While a concept that was virtually unknown in Canada only a few short decades ago, the term Feng Shui is an ancient Chinese philosophy that has today evolved into a mainstream industry. Most often associated with real estate and the livability of homes, Feng Shui is a term composed of two Chinese words: feng (wind) and shui (water). Chinese philosophy contends that these two natural elements freely flow, move, and circulate everywhere on Earth. For many these are also the two primary elements people require to remain alive.

The basic essence of these two life-giving elements create chi (life force). Feng Shui therefore is the art of designing environments that are in harmony with the flow of chi through a person’s living space which in turn supports and enhances one’s personal chi leading to an improvement in all areas of a person’s life.

Feng Shui studies how the placement of objects within a home affects the energy flow of both the living environment and a person’s physical being. Personal energy flow, the philosophy states, can impact how an individual thinks and acts in all areas of their lives including professionally. Proponents believe Feng Shui affects the individual every moment of the day — whether they are aware of it or not.

If the home a person lives in is in reality a reflection of their own personality, it’s easy to see how a congested and uncomfortable living space might negatively impact the attitudes and outlooks of the person living there. Feng Shui examines the things in a room, how those things are arranged and how the owner maintains their living space. Hoarders and shut-ins are not good candidates for an effective Feng Shui makeover. The main tenant of the philosophy is that everything has energy, even inanimate objects. Feng Shui simply takes steps to guide that energy by allowing it to flow freely through the home.

Here are a few Feng Shui friendly steps a person can take to ensure a more beneficial energy flow within a residence. For example practitioners believe a couch cannot be placed in the middle of a room, it must be located against a solid wall and ideally one that is the farthest from the home’s main door. But to prevent a blockage of energy caused by the sheer bulk of the couch leave a few inches of breathing space between the couch and the wall.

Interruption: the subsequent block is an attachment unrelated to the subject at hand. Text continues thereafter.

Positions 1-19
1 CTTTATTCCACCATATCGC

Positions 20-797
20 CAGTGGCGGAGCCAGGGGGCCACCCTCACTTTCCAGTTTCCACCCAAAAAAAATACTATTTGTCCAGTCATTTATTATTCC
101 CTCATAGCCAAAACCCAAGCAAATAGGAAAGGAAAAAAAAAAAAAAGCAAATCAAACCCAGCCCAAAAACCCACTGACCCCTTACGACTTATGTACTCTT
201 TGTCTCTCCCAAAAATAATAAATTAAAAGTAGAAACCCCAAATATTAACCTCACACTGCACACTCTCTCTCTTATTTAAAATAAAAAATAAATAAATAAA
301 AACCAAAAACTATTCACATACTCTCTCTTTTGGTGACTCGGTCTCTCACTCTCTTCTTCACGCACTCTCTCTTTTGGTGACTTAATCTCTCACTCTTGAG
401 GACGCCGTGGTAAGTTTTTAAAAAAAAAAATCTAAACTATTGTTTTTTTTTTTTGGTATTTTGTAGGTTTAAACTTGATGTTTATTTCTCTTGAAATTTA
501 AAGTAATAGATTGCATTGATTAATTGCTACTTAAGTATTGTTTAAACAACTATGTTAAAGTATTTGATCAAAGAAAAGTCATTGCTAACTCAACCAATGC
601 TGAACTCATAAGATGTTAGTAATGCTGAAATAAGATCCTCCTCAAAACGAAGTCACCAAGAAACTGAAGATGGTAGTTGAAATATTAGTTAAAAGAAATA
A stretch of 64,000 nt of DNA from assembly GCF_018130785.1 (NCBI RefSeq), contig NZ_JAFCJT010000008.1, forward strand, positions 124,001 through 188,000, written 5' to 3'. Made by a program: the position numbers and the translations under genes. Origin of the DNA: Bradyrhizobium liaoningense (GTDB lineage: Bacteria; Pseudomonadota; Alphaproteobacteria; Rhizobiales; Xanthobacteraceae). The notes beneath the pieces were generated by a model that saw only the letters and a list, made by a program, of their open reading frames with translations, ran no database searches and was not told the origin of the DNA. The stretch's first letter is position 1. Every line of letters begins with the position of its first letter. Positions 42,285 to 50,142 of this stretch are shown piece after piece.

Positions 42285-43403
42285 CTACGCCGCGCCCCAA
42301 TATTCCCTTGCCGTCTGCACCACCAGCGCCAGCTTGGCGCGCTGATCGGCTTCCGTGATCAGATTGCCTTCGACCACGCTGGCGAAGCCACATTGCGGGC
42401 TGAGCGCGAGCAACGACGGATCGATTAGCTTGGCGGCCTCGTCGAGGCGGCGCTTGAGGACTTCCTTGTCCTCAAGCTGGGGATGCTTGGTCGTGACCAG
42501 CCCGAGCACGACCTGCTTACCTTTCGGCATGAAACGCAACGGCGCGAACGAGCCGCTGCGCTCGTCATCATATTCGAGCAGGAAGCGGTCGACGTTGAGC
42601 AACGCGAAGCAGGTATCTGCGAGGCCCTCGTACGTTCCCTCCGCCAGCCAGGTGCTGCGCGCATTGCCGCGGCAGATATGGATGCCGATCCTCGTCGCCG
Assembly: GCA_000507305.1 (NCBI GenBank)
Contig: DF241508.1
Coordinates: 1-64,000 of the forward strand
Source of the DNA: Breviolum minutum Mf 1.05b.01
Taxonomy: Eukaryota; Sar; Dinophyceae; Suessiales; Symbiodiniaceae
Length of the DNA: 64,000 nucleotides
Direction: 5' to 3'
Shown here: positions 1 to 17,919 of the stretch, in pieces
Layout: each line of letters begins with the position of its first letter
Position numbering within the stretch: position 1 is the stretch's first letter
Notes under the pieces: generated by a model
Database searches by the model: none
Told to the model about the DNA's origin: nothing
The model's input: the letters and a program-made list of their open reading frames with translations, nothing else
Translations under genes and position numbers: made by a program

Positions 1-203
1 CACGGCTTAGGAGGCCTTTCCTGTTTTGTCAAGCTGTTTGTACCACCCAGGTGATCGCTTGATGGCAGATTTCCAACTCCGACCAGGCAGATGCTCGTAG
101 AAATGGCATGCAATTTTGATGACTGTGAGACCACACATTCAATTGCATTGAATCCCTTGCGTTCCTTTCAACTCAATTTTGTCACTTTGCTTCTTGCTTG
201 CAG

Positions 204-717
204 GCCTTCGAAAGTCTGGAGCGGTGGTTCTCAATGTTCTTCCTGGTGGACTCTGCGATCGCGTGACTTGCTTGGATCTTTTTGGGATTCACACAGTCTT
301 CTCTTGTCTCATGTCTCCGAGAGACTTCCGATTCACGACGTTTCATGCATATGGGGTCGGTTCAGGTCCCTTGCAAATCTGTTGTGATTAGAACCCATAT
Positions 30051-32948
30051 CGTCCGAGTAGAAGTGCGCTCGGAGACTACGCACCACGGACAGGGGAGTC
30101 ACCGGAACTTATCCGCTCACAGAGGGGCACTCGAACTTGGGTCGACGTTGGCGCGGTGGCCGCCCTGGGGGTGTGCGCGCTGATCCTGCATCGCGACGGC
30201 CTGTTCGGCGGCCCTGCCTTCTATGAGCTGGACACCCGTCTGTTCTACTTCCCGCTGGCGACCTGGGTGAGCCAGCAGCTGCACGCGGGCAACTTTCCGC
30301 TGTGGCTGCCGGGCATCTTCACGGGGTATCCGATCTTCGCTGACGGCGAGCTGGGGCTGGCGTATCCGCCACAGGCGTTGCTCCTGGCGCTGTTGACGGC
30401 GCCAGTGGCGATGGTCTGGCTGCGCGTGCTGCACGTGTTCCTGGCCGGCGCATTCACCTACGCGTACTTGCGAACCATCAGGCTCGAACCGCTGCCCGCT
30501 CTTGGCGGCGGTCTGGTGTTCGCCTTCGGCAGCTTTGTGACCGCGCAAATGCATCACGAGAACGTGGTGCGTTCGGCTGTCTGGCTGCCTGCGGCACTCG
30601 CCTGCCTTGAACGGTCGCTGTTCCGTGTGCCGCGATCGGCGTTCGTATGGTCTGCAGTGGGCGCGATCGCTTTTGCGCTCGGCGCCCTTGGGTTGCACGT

If for some reason the couch cannot be placed directly against a wall, put a console or hutch behind the couch, preferably one topped with lamps to brighten a room. Often a mirror will be placed opposite a couch to allow those resting on it to see who is behind them, which adds to a feeling of security.

Feng Shui is all about allowing for the easy flow of energy, without needlessly squandering it. Followers of the philosophy believe a large window opposite a front door will draw energy away from the home, so the use of blinds or drapes is recommended to prevent energy loss. Others believe that hanging a crystal in the window will also redirect the escaping energy back into the room. Energy can also get lost in dark spaces, so a bright, well lighted living room is much more positive than one with shadowy alcoves and dark corners.

In the dining room a key is to have a Goldilocks room, one that isn’t too big or too small, but one that is just right. If the table and chairs are too large for the room the users will feel confined and negative. If too small for the room they will feel (mainly subconsciously) intimidated and insignificant. The room has to be comfortable and large enough so that when you push your chair away from the table there’s still plenty of room for people to pass behind you.

In the bedroom, that place where you love and sleep and dream, it’s believed important to limit the amount of electrical appliances being used as electricity flow can impede natural energy movement. Practitioners say things such as computers, laptops and even telephones can prove negative in the bedroom and should be tuned off when going to sleep. Other bedroom tips include the use of soft indirect lighting, prevent clutter and never store things under your bed.

Feng Shui is a philosophy, and is therefore open to question and debate. However for many it has become a way of living both inside and outside of the home. Interested? Then perhaps you might want to undertake a little personal research to see how Feng Shui can make your home more comfortable.

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